Facilitate the diagnosis of malaria

In Kenya, it is doing just that: testing the malaria device so that it is easy to use even in environments with scarce resources. In fact, at the moment it is complicated to carry out analyzes for malaria in the poorest countries where it is most widespread because the personnel must be highly specialized, the costs are high and the times long.

The device that Florinda wants to test, in force at the E. Piaggio Research Center of the University of Pisa, would avoid all these problems. “Working in the field – Florinda explains – will allow me to put into practice all the work carried out over the years. I will be able to touch the actual limits of areas with low resources but high risk, and I will be able to collaborate with various colleagues of the place in order to better overcome the difficulties that unfortunately in these places have been neglected for a long time.Interfacing with other engineers but also with healthcare professionals in other sectors such as doctors and nurses will be a unique opportunity to learn and grow and, perhaps, to save millions of lives in the coming years as well”.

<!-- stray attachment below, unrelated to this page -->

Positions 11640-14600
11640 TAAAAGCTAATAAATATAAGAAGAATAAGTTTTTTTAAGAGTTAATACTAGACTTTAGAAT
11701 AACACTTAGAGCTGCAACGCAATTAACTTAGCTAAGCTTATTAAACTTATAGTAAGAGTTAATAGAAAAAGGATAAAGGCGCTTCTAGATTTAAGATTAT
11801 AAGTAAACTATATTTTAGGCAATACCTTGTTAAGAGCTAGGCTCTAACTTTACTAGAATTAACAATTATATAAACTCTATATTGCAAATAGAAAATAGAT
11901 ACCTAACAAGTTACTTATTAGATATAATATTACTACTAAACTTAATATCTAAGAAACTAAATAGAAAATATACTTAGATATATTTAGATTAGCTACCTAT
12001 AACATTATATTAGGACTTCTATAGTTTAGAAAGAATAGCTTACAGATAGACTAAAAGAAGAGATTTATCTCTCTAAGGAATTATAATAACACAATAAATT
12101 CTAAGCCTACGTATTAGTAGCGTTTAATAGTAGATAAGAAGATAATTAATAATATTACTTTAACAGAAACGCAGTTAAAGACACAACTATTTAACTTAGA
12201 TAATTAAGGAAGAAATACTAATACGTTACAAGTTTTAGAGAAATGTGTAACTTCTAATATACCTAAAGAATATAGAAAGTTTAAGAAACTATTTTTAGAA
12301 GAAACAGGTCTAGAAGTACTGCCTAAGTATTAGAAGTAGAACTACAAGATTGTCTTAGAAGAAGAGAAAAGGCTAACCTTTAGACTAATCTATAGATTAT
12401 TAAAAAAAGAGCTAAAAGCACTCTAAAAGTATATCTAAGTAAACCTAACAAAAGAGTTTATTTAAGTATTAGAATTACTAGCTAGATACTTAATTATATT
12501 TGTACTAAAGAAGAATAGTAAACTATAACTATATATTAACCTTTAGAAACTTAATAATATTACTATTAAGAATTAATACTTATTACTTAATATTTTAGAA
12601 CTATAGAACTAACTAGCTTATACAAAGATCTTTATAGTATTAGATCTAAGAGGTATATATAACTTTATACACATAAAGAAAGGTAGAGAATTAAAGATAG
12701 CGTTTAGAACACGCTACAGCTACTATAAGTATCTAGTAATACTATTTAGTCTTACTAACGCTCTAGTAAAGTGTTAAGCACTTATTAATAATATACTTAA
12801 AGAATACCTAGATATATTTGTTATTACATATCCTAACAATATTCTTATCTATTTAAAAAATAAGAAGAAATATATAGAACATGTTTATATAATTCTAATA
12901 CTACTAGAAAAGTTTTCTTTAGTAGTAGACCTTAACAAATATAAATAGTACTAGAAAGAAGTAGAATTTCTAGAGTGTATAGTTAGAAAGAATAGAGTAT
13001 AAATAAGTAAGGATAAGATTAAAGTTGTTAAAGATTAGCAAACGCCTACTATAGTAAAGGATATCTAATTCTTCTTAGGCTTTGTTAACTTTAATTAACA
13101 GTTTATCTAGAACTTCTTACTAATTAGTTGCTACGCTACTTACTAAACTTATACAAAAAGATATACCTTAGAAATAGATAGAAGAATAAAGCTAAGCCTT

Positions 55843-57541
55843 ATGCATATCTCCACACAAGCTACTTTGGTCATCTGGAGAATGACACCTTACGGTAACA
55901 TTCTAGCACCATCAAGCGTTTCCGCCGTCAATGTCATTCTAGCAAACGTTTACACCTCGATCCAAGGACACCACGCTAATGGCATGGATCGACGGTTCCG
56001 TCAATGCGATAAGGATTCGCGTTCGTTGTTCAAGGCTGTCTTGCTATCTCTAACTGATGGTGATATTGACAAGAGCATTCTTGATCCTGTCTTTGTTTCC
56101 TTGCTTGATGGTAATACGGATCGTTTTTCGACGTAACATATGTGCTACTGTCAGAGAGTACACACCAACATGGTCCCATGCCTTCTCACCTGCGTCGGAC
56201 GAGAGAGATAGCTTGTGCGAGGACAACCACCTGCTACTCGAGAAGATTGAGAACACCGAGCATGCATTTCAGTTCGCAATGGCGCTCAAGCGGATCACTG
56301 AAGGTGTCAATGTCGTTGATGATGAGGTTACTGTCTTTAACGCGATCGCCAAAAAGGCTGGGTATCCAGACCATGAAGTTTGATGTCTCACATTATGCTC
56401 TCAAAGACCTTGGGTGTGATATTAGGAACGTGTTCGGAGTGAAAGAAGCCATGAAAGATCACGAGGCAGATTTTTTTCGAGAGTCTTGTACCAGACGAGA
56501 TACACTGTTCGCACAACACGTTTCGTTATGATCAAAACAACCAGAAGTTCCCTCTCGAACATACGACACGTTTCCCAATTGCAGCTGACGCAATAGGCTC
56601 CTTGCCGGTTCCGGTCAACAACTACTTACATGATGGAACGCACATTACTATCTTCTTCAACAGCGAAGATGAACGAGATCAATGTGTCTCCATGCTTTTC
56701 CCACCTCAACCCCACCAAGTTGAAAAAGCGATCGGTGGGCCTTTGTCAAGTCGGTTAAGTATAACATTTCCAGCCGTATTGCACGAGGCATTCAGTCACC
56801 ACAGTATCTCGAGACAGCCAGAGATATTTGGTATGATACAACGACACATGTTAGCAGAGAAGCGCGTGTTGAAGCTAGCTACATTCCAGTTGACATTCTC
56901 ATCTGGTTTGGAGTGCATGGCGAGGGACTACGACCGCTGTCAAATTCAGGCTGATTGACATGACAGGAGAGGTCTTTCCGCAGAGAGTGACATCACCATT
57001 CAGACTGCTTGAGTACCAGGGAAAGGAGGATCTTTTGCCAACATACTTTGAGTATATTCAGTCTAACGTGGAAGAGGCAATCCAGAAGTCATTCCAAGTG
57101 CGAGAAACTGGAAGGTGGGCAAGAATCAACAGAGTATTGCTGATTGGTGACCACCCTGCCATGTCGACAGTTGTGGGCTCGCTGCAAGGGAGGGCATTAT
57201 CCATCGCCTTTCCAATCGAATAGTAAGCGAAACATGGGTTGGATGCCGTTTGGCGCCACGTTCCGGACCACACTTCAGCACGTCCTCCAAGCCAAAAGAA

The problem of donated devices

In Kenya there are about 10,000 deaths a year from malaria, compared to almost 4 million cases a year. In Nairobi there are more than 2,000 a year and right here, at Kenyatta University, Florinda Coro will work about two and a half months to create an in vitro diagnosis system for malaria: “The problem is that in areas with low resources, like the rural areas of Sub-Saharan African countries, most of the medical equipment comes thanks to donations. But in the end, less than a third actually works,” explains Florinda.